Richmond Station is like the best of the British gastropubs — cozy, friendly, and the food is robust and honest, without gewgaws and highfalutin constructions and garnishes.">

Table Talk: Joanne Kates reviews Richmond Station



Chef/co-owner Carl Heinrich impresses with Richmond Station (Image: Cheol Joon Baek)

Richmond Station is like the best of the British gastropubs — cozy, friendly, and the food is robust and honest, without gewgaws and highfalutin constructions and garnishes.

It’s normal, not food as architecture or artwork. And unlike at most of our hot new places, the people in charge actually seem to care about their guests’ comfort — they take reservations, the chairs have backs, you don’t have to sit with strangers and there’s no Arctic draft in the dining room.

There are actually two dining rooms. I prefer the back room (and, yes, you can request it when you reserve) for its bright, cheerful proximity to the open kitchen. I find the front room long, narrow, high-ceilinged and less warm. Though its black-and-white pics of the Toronto subway being built in the early 1940s are mesmerizing.

The menu is short and simple, thanks to the restraint of the chef/owners Carl Heinrich and Ryan Donovan, both ex-Marben. The restaurant’s visual grace notes — as well as the first few months’ rent — came from chef Heinrich’s $100,000 in prize money from winning Top Chef Canada. Methinks that, unlike previous winners, this guy has already made back his capital — and more. Because it could take a week to get a reservation, and deservedly so.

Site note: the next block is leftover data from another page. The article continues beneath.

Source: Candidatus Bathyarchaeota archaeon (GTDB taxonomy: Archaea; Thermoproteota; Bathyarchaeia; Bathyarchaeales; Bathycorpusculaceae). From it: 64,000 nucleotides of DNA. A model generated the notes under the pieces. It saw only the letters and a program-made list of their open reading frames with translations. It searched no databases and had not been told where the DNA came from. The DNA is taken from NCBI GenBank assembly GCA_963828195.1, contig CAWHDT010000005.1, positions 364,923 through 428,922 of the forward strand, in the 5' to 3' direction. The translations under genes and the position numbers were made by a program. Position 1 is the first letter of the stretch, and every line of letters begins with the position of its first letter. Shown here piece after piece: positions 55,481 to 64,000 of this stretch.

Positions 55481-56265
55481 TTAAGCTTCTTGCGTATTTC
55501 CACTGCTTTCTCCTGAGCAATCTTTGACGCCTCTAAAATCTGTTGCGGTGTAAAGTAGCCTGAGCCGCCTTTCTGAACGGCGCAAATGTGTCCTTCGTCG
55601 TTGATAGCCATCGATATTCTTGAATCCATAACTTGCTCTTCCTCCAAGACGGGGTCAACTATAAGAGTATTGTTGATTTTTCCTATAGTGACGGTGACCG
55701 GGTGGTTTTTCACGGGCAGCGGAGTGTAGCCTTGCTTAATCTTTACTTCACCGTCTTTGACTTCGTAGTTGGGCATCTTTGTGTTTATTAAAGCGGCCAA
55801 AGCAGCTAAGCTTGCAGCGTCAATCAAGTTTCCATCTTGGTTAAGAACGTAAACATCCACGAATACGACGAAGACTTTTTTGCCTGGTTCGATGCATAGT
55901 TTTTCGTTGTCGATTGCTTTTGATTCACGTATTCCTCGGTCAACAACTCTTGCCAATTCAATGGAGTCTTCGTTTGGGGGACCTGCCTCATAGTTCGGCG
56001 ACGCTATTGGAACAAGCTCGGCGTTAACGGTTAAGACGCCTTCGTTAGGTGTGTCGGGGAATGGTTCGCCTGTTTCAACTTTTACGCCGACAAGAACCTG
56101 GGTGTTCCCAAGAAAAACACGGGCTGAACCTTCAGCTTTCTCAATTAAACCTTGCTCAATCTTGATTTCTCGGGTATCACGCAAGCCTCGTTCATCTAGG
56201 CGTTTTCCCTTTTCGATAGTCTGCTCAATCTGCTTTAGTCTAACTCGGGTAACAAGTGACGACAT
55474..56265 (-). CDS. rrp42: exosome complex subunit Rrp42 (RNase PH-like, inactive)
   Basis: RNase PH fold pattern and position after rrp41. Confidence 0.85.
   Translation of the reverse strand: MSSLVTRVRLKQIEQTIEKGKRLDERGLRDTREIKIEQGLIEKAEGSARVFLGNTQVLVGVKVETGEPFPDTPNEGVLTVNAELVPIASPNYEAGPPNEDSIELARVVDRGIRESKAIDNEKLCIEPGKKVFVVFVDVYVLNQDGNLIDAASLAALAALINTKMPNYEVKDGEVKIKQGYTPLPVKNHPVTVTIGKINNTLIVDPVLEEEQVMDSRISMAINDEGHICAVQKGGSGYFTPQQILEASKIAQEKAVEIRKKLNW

The chefs do marvels with things as bland and ordinary as quinoa. Their quinoa salad, topped with crisped carrot shreds, has shaved marinated fennel, cherry tomatoes, zucchini, squash cubes and a red wine vinaigrette so assertive that quinoa becomes exciting — no small feat. Their lobster bisque is short on cream, long on flavour, and the anise oil, foam and crispy croutons on top add value.

Among the short list of mains there’s the usual snazzy burger. But I counsel forsaking their burgers and charcuterie, however lovely, for the road less travelled. Their wild boar ragu is small bits of very tender boar in fab tomato sauce, chili spiked, with small mushrooms and barely cooked small cubes of celeriac, and al dente celery and al dente house-made orecchiette with melted cheese on top. This is the comfort food of my dreams, as is Bourbon Street halibut. This is a small, perfect piece of halibut with chicken “oysters” (the little nugget of meat on the chicken’s back, browned nicely), zucchini and potatoes in creamed Cajun sauce.

The desserts are as inventive as the mains, but dearest to me is their riff on Reese’s Pieces: a cloud of peanut butter mousse with graham cracker floor and chocolate ganache roof, a side of drunken raisins in whisky and a little bit of frou-frou on top — crisp, candied shavings of celery!

With all this good taste, it comes as a surprise when the waiter mumbles and then stacks the plates. My mother said never to stack at the table. And surely not at such a gracious table as this one.

Richmond Station, 1 Richmond St. W., $80 Dinner for two

Joanne Kates trained at the Ecole Cordon Bleu de Cuisine in Paris. She has written articles for numerous publications, including the New York Times, Maclean’s and Chatelaine, and she was the Globe and Mail’s restaurant critic for 38 years.

Follow us on Twitter @PostCity for more on what to eat, where to shop and what to do in Toronto.